Rough Crossings: Britain, the Slaves and the American Revolution

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Rough Crossings: Britain, the slaves and the American Revolution; by Simon Schama. London: BBC Books, 2005. 447 pp. ISBN 0-563-48709-7. £20.

Simon Schama has an enviable reputation on both sides of the Atlantic as both a scholar and a populariser, a familiar and engaging star of the television screen after his BBC2 A History of Britain. With this book he turns his attention for the first time to African and Atlantic themes, retelling the interconnected stories of the black loyalists and escaped slaves of the American Revolutionary War, their experience in Nova Scotia, the English abolitionist circle around Granville Sharpe, Thomas Clarkson and William Wilberforce and the founding of Sierra Leone. These stories have all been told before - there is no ground-breaking research and not much revisionism here - but rarely with such narrative verve, wit and consummate readability.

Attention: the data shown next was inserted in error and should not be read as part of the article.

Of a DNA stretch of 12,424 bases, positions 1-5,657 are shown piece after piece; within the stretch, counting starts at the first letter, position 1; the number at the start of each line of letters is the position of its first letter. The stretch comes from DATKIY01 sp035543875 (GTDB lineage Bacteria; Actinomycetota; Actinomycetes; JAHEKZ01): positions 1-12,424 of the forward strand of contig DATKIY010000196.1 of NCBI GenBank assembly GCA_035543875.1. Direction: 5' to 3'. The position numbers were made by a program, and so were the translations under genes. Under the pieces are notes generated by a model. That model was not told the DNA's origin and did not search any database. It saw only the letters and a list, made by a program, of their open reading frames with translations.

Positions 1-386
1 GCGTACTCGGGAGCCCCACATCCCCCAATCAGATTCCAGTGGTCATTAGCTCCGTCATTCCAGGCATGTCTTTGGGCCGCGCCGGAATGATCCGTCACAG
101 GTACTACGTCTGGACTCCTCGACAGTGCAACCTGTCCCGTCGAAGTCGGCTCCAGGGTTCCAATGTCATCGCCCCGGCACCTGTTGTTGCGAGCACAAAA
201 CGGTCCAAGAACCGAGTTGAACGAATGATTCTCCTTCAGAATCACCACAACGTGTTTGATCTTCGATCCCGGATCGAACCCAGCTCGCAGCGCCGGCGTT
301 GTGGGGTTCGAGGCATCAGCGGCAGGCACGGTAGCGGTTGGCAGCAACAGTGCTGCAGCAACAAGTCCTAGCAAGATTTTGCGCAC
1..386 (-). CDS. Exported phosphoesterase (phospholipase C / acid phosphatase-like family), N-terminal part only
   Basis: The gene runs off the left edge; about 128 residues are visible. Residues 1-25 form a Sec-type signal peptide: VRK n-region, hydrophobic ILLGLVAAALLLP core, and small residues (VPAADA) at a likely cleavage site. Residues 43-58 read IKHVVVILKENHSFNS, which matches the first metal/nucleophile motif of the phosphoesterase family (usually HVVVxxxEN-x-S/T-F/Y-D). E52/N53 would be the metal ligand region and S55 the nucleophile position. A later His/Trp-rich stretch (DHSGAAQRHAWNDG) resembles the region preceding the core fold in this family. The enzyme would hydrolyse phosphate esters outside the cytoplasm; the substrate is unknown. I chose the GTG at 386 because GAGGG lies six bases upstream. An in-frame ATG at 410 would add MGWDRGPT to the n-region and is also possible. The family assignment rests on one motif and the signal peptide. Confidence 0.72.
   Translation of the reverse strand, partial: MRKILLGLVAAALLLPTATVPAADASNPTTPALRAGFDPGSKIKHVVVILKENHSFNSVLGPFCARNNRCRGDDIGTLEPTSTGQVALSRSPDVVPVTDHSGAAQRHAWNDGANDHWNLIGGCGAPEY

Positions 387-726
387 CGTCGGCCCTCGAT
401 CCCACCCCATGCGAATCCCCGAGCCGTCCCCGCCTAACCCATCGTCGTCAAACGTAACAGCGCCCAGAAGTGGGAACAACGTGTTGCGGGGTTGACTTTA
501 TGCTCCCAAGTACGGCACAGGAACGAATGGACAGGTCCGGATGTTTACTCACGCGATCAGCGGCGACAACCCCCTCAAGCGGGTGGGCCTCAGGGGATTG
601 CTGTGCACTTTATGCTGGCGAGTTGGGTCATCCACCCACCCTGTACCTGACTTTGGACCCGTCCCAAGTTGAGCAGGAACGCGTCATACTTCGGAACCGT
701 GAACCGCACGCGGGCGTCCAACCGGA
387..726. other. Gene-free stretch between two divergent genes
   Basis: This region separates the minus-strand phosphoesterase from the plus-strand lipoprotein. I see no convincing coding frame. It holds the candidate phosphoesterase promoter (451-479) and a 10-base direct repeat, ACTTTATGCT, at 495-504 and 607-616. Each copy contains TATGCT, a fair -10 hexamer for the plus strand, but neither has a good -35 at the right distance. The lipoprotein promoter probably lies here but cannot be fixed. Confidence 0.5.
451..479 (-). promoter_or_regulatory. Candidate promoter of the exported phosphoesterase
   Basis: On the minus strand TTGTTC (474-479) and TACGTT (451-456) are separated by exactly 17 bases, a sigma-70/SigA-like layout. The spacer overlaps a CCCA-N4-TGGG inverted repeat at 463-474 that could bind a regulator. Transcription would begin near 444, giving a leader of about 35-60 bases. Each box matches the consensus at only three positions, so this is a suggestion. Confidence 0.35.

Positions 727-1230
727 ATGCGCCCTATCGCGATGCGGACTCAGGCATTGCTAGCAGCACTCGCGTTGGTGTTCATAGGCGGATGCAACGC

Schama never loses control of his complex narrative or his cast of colourful and complex characters. His prose is lucid, occasionally epigrammatic. It is said of Granville Sharp (p. 46), "He seemed to believe he could embarrass the powerful into goodness - a truly English strategy", of Jonas Han way, "He had strong views about two items that, to foreigners, defined Englishness: tea and umbrellas". However Schama is not afraid of the occasional purple passage as in his gory account of how the young John Clarkson "had experienced just about everything that the wartime navy could throw at him".

He begins in North America putting Blacks, slave and free, into the middle of the picture: "Seeing the Revolutionary War through the eyes of enslaved blacks turns its meaning upside down... forces an honest and overdue rethinking of the war as involving at its core, a third party". He exposes the irony and hypocrisy of a revolutionary war for "freedom" fought by a slave-owning society. …